Enter peanuts. While the South’s overreliance on cotton may have rapidly depleted the soil’s nitrogen supply, nitrogen-fixing crops like peanuts, sweet potatoes, and soybeans can replenish it. Carver’s eventual interest in peanuts and the creation of peanut inventions was not random nor of some wayward peanut obsession, rather Carver wanted to invent peanut-related items like flour, paper, shaving cream, soaps, and adhesives to create a market for the crop, in hopes that it would gain a popularity to surpass cotton; to incentivize its planting.
And still, this is not the full story of Carver. He did not simply want peanuts and sweet potatoes to overcome cotton for the sake of saving the Southern economy, but he also wanted these crops to be a gateway for prosperity for Black people. Carver believed that through careful and informed farming practices, newly freed and poor Black people could generate profit and an eventual self-sustainability.
Carver advocates for a type of “land ethic” or morality surrounding agriculture which equally impacts the treatment of the land’s workers; in the immediate aftermath of slavery and the context of sharecropping, this statement is a radical departure from the norms of the time.
Carver would never quite engage in outright “political activism,” however, his life’s work and motivations would prove a direct action of sorts: he wrote weekly bulletins for farmers with farming tips, he gave gardening workshops to local Black residents and students while teaching at Tuskegee University, and he often found ways to slightly critique the capitalist system which caused unskilled and forced labor to dominate over the soils which had given him a sense of ‘infinity.’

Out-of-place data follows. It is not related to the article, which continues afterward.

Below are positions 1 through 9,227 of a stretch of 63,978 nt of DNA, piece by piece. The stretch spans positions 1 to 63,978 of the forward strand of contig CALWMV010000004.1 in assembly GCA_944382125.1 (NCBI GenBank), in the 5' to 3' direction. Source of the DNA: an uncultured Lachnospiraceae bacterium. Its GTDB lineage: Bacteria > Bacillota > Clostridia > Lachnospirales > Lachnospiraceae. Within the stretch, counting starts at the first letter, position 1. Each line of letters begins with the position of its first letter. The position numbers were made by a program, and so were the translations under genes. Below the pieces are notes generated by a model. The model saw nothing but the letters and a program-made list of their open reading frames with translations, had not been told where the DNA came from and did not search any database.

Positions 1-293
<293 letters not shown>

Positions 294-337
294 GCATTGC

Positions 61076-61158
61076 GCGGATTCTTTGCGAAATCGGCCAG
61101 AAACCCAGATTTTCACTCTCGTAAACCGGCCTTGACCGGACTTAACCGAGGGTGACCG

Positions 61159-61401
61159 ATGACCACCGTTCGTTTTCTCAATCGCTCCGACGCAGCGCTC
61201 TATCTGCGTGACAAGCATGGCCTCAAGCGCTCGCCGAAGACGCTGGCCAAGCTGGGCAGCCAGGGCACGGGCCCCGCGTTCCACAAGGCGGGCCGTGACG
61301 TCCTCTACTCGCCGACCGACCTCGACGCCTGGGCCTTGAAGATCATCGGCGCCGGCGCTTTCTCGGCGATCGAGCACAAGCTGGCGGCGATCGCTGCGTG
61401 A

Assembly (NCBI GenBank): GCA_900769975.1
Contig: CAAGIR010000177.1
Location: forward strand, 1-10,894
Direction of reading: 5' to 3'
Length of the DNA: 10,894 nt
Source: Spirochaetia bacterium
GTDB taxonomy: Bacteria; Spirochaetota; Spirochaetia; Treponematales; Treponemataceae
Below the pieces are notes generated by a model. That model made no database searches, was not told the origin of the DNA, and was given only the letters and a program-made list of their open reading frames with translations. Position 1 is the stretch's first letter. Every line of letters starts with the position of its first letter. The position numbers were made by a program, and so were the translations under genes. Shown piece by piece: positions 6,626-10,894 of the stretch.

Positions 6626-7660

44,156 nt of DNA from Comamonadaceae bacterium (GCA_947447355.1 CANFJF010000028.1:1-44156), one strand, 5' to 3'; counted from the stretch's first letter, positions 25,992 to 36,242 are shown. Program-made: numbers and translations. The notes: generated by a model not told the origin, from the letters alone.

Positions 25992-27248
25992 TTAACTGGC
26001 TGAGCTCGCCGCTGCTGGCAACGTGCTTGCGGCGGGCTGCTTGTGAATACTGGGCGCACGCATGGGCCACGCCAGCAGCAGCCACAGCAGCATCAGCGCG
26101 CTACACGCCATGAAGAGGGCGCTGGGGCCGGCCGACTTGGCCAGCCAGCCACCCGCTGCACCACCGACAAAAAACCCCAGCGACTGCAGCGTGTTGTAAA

Moreover, in Carver’s conception of agriculture, botany, and general gardening, he should be revered as an early founding father of what’s now known as the sustainable farming movement. Carver was profoundly concerned with the many ways mass-scale farming often led to depleted soil, exploitation of workers, and eventual difficulty of soil.
Often speaking through clever double talk, Carver would lace Biblical examples and messages in his writings on agriculture, and leaned on phrasing like “kindness” to describe interactions with plants. In a 1914 article titled “Being Kind to the Soil,” Carver observed: